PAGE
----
A recent IRS letter ruling provides helpful clarification on the interaction of in-service distributions to active employees (Code section 401(a)(36)) and the requirement that Code section 401(h) accounts provide only retiree medical benefits. We summarize the ruling below.
A 401(h) account allows an employer to fund retirees’ “qualified medical expenses” through defined benefit or money purchase plans, if certain conditions are satisfied. A qualified medical expense is defined as a payment made for “sickness, accident, hospitalization, and medical expenses of retired employees, their spouses and their dependents.” Treas. Reg section 1.401-14 further provides conditions that must be satisfied to preserve the retirement plan’s tax-qualified status under Code section 401(a), including maintaining separate accounts, specifying the benefit terms, and complying with a “subordination” requirement. Since the addition of Code section 401(h) in 1962, and the subsequent publication of corresponding treasury regulations, the IRS has offered little guidance on the design and administration of Code section 401(h) accounts.
Qualified pension plans are subject to longstanding requirements that they pay benefits only to retired employees. Treas. Reg. § 1.401-1(b)(1)(i). However, under recent changes to the Code (Code section 401(a)(36)), distributions may be made to an employee who has reached age 59½ even though he/she is still working.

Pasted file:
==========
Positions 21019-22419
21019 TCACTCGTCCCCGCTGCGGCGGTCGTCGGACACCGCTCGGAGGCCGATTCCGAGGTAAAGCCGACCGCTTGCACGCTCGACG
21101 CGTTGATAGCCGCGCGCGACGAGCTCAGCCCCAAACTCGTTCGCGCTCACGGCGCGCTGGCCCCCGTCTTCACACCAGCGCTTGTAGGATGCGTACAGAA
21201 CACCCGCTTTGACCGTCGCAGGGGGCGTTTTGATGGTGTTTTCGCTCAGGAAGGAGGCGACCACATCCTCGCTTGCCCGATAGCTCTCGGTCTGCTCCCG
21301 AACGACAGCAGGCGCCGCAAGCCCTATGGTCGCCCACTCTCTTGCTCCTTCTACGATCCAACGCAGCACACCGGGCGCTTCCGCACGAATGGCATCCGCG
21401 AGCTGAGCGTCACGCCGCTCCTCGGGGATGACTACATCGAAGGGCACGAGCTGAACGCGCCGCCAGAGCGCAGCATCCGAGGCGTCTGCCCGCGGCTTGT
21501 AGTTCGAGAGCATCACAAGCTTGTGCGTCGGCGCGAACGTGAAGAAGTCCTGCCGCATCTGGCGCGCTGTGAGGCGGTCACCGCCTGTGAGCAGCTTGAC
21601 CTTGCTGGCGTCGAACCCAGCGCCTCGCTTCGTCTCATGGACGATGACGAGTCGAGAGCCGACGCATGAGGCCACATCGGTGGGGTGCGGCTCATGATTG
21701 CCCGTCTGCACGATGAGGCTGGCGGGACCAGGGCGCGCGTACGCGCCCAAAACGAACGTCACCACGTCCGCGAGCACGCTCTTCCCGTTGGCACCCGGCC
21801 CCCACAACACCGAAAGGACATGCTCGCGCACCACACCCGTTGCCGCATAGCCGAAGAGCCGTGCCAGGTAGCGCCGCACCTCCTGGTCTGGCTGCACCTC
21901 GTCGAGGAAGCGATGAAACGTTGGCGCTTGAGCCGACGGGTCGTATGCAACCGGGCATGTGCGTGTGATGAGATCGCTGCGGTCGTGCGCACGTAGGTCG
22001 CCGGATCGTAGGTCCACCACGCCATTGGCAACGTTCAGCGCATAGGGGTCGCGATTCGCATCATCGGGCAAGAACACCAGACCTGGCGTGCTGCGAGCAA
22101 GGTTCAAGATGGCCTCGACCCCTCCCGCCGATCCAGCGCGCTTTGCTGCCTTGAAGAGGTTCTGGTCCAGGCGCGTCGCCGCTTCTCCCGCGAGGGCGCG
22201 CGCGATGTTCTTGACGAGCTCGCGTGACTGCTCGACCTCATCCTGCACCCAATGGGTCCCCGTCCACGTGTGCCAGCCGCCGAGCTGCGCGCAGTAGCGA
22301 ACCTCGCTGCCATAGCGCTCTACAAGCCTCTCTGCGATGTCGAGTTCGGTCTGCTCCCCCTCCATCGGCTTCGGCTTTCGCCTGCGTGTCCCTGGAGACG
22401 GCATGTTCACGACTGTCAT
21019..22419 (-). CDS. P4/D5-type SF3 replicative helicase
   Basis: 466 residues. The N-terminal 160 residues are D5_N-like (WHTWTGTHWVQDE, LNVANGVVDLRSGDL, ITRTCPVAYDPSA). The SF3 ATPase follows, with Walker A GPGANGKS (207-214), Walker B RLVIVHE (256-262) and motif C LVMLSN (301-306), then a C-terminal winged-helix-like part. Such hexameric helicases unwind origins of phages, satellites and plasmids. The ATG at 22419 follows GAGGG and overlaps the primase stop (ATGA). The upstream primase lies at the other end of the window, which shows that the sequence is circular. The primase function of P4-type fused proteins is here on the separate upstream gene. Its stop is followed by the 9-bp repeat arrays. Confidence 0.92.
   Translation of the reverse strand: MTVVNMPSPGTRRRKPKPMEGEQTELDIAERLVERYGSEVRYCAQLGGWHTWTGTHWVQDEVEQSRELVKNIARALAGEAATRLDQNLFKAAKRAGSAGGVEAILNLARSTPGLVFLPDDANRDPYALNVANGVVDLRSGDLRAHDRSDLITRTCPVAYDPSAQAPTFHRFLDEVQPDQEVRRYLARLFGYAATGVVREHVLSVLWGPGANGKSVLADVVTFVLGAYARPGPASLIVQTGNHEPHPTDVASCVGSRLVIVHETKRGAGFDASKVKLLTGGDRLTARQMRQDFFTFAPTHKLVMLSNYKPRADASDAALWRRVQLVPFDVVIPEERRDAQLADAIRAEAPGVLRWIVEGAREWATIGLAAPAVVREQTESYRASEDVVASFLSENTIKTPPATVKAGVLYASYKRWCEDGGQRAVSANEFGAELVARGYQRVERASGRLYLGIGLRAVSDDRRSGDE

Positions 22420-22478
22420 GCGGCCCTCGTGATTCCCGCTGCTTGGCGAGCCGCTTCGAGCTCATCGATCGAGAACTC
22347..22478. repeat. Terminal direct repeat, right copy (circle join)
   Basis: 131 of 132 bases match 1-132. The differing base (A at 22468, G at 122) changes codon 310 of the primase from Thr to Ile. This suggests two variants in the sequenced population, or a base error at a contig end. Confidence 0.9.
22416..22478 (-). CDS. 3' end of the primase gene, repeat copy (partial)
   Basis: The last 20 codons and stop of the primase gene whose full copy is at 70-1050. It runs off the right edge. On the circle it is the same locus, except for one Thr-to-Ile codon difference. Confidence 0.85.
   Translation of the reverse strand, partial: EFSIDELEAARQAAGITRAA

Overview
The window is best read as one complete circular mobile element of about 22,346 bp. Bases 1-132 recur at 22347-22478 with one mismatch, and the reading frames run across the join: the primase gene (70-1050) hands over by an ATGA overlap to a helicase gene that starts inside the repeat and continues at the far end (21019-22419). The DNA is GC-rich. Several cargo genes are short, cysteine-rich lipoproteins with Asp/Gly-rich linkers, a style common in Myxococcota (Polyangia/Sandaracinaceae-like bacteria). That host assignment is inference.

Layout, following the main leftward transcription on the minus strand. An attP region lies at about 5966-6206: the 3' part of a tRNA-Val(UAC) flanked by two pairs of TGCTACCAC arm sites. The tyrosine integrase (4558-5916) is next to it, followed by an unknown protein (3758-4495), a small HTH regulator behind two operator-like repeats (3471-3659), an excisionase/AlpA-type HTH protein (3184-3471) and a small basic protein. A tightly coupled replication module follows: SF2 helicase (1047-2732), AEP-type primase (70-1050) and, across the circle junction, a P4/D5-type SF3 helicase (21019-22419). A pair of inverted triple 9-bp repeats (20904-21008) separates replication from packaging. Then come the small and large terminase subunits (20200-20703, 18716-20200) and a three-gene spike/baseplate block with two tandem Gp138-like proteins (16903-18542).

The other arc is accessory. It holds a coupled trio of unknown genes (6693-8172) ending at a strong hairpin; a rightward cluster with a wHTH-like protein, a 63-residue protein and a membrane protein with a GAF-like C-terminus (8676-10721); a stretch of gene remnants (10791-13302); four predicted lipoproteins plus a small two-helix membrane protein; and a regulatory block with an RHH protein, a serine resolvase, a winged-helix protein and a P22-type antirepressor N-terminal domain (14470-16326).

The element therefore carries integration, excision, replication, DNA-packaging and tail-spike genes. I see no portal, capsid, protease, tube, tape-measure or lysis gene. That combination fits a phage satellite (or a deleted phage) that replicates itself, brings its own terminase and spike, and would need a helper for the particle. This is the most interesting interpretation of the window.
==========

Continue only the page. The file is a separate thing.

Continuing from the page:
On February 3, 2023, the IRS released PLR 202305001, which addresses whether retiree medical distributions from a 401(h) account would cause the qualified pension plan to lose its qualified status. In the PLR the plan was amended in accordance with Code section 401(a)(36) to permit distributions to active employees upon their attainment of age 59½. The qualification concern arises under the Treas. Reg section 1.401-14(b)(1) requirement that a 401(h) account only pay medical expenses of “retired” employees, their spouses, or their dependents.
The PLR ruled that the plan would not lose its qualified status because the 401(a)(36)-eligible active participants are eligible to receive pension benefits and, therefore, meet the definition of “retired employees” under the terms of the plan. However, the IRS noted that, if instead separation from employment was a condition to receiving pension benefits under the plan, the individual would not be “retired” for 401(h) account purposes. And, in that case, the 401(h) account could not pay the medical expenses of such an individual while still employed. Thus, whether a 401(h) account can pay medical expenses for a particular individual turns on the plan provisions.
While only the recipient of this PLR may rely on the ruling, this gives insight into IRS’s current thinking on the administration of 401(h) account benefits under the increasingly popular provision for in-service pension distributions.
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